# The Problem of Zendia

"The Zendian Problem, presenting an operational communication intelligence situation in miniature, affords opportunity to apply the techniques of traffic analysis and cryptanalysis, to derive intelligence, and to prepare reports. This problem deals with the enemy communication during a (fictitious) operation against Zendia, a totalitarian island state."
(Lambros D. Callimahos, 1959)
Traffic Analysis And The Zendian Problem. By Lambros D. Callimahos
ISBN: 0-89412-161-8
Aegean Park Press, P.O.Box 2837, Laguna Hills, CA 92654

## The Zendian Problem:An Exercise in Communication Intelligence Operations

By the morning of 23 December, radio intelligence units were operative and began an all-out effort to intercept and solve the encrypted Zendian traffic. The traffic intercepted on 23 December totalled 375 messages.

The messages can be found in file
"messages.zip".

The top line of the message heading is the intercept line, consisting of the receiving and transmitting call signs, the frequency, the intercept date/time, and the intercept station designation; also included is a teleprinter serial number (which can serve as a worksheet number in subsequent processing) used in forwarding the traffic by teleprinter.
The second line of the heading is the message preamble which consists of eight 4-digit groups; this is followed by the message text, invariably transmitted in groups of five characters. In all messages, the first two groups are repeated at the end.

• identify sending and receiving stations,
• construct an overview over the net of radio stations,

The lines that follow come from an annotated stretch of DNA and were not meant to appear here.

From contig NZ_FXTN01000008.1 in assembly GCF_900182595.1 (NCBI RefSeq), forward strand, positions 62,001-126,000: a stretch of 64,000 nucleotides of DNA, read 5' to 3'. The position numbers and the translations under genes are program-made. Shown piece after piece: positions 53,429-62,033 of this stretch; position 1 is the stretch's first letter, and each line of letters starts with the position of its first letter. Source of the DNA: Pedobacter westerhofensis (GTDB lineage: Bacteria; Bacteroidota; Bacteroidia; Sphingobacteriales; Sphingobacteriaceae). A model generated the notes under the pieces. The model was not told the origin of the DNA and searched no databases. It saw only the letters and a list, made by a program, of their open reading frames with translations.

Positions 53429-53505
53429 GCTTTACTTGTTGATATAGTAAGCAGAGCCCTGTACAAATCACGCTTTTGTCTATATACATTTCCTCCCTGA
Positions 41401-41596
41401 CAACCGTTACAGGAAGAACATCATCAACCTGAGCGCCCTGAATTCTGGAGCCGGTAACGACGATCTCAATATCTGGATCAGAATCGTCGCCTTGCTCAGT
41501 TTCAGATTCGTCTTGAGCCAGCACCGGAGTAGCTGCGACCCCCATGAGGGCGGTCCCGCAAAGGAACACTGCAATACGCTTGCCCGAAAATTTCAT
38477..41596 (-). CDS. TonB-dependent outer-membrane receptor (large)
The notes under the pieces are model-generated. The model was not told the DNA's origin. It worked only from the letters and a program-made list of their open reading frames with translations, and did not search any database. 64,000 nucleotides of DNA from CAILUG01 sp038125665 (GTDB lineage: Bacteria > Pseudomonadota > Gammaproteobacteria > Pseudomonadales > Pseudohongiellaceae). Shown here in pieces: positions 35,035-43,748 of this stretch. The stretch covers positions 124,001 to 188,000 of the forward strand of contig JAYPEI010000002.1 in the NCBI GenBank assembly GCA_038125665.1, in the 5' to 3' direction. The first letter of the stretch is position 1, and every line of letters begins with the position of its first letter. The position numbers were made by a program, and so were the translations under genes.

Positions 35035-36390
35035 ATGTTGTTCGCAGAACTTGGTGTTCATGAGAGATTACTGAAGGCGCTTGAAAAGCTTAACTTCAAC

• identify the cipher methods used,
• decrypt and read the messages.

Results of an intial analysis of the messages:

• The first three digits of the preamble constitute the station serial number, the next three a message center number, the next six the file date and time, followed by two groups whose meaning has not yet been determined;
• apparently the next (the sixth) 4-digit group denotes the originator of the message. The fourth digit of this group is a check digit; the sum of the four digits of this group equals 9 mod 10.
• the next (the seventh) 4-digit group denotes the addressee. Here, too, the fourth digit is a check digit; the sum of the four digits of this group equals 0 mod 10.
• in the last group of the preamble, the first two digits constitute the group count, and the last two digits are still unidentified.
• The first two groups of the cipher text are repeated at the end of the message.
• Apparently the first group, the discriminant, is an indicator of the cipher method used to encrypt the message.

It can easily been seen that there are three different types of discriminants: "ab c ab", ab c ba" and "aa b cc".

 Group Iab c ab Group IIab c ba Group IIIaa b cc ABCAB FBHFB AEFEA CCFII ADEAD FEAFE CFIFC DDHAA AGHAG GBIGB DAEAD FFBGG AIJAI GDAGD DCGCD IIHFF AJAAJ GEBGE DJDJD BCEBC GHEGH ECHCE BEGBE HAIHA EGBGE BFHBF HBJHB GIFIG BGIBG HDBHD HBJBH CBECB JAAJA JAAAJ CEHCE JBBJB 28082 CIBCI JCCJC 50505 CJCCJ JDDJD 68486 DCGDC JEEJE 80808 DFJDF JFFJF 95459 DHBDH JGGJG EDIED JHHJH EGBEG JIIJI EIDEI number ofmessages: 69 149 157

 A diagram shows the radio station net together with call signs and discriminants used on the various radio connections. This net is identical to the ordre-de-bataille of the Zendian army. The system of call signs (except the call signs of battalion level) is given an analysis. Further cryptanalysis is done according to the discriminant, the first cipher text group.

You can read the up to now decrypted messages, sorted according to the originator:

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